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The pop-political media circus that gleefully sprang into action the moment the election gong sounded, is trying to convince us that this whole politics business, and especially the election campaign, boils down to a clown show. Arik slipped on the primaries banana and fell over Bibi's shtick. Fuad did a barrel-roll toward Lieberman and stuck out a leg to trip Sharon. Ramon tried to tug Miztna's beard but slid down the survey ladder. And you ain't seen nothin' yet.

As perverted and cynical as this spectacle may be, a moment of seriousness crept in: the moment of truth, in which the fate of the Sharon government was ultimately sealed. It was when Ariel Sharon made it clear that under no circumstances would he (or could he) agree even to the mention of the word "settlements" in the proposed budget compromise - a meager compromise, pathetically laden with symbolism for the Labor Party.

For Mr. Painful Concessions, compromise, however slight and roundabout, fizzles out the moment it is put to the test. Even the idea of monitoring the obsessive flow of cash to the settlements in some way, or establishing some kind of balance or parity (heaven help us) with other sectors, was turned down flat. Who would dare to suggest a cutback of even two cents, let alone a budget freeze, who would even breath the words "dismantle" or "evacuate" in the presence of Prime Minister Sharon?

Remember the I.L. Peretz story about the rich Jew who didn't bat an eyelash when all his property was stolen, but was willing to die the moment the robber made a move toward his most precious treasure - a little bundle of earth from the Land of Israel? That's how Sharon feels about the settlements - the apple of his eye, light of his life, fire of his loins, his sin, his soul.

Now we have proof: Even if a thousand surveys say that the majority of Israelis, even on the right, are ready for far-reaching concessions, Ariel Sharon is not about to part from a single grain of sand in any of the settlements. The settlements are not "a matter close to his heart," or a theoretical bargaining chip at some utopian negotiating table. They are a cause he is prepared to die for - politically, nationally and personally. You can be impressed, or you can be shocked, but Sharon's hard-as-granite position (or obsession) on this issue cannot be denied.

For that reason, and with all due disrespect for a bumbling oaf like Benjamin Ben-Eliezer, at least you've got to appreciate his political timing and the gut-feelings that told him now was the time to grab Sharon by the collar and make him face the music: Outpost - or give up the ghost. Even if Fuad's stubbornness on this point was far from naive, he unintentionally touched the hard inner core (albeit hidden and suppressed) of this election campaign - and every election campaign over the last 35 years, namely: "What to do on the "seventh day of the Six-Day War?" (as Professor Yeshayahu Leibowitz laconically put it).

The one-sided utopian axiom, symmetrical to the point of ridiculousness, of "Peace for Land" and "The Measure of Peace is the Measure of Retreat," may have collapsed, but the question has never died, even if it has never been answered in the form of a coherent election platform put forward by a major party, or never decided by the voting public.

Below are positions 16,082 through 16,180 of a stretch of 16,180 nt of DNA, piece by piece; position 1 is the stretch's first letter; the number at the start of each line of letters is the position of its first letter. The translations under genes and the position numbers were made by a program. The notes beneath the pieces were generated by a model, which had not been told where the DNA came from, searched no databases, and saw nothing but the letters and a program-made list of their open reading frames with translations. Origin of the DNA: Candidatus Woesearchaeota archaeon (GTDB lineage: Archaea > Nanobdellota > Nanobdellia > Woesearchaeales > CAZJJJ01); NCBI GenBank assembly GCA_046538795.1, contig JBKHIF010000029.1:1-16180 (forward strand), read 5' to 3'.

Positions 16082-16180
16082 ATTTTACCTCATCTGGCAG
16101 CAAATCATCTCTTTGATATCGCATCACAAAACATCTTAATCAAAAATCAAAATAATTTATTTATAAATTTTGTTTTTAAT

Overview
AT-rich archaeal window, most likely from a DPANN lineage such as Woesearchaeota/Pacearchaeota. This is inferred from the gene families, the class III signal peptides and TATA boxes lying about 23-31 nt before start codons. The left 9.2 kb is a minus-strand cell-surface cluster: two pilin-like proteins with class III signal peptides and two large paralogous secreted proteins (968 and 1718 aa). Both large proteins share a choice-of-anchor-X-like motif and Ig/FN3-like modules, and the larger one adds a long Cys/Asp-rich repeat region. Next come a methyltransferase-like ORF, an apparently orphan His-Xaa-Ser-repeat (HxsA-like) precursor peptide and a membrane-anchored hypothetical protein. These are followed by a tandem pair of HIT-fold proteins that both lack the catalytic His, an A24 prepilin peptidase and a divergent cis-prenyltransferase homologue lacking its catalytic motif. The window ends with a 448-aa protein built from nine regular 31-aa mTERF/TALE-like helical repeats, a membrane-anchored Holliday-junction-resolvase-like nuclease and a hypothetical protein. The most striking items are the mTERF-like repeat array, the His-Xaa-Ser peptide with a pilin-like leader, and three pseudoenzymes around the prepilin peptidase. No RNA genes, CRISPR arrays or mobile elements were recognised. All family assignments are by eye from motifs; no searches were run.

If anything, the opposite is true: Before elections, the Likud has always played down its pro-annexation stance, in the same way that Labor has played down its dovishness. If the scale appeared to tip in any direction, it was out of political constraints, or on the understanding that it had nothing whatsoever to do with campaign promises. No one cast their ballot in advance for Yitzhak Rabin's Oslo Accords, Bibi Netanyahu's Hebron accords, or the war and reoccupation of the territories of Ehud ("New Dawn") Barak and Ariel ("Peacemonger") Sharon.

It is hard to say that Fuad's mumbled cries about the need for "equality between the sectors - between the settlers and the pensioners" define the ideological gulf between the Likud and Labor with any kind of intellectual lucidity, or offer a solid, put-together vision of Israel that might present an alternative to the communal-messianic, border-defying, normalization-defying, Israeliness-defying "Am-Yisrael" paradigm that the settlements only symbolize. But what Labor candidate has ever put forward this kind of coherent vision? And what Likud candidate (with the exception, perhaps, of Moshe Feiglin and his people) has ever spoken publicly (or even privately) about the full metaphysical significance of the settlement enterprise?

It's strange how all the issues get fuzzy before election time - especially the important issues, and especially before "fateful" elections. But is it true that "all is vanity"? Is the current election campaign just a Vanity Fair, home to jugglers and clowns and sword-swallowers, devoid of meaning or any real difference between the political poles?

This time, at least, we know for sure that the vision of one of the candidates is serious: Ariel Sharon's answer to the hypothetical question "Get a life - or get thee to the settlements?" is already up front and clear, and he has the receipts to prove it.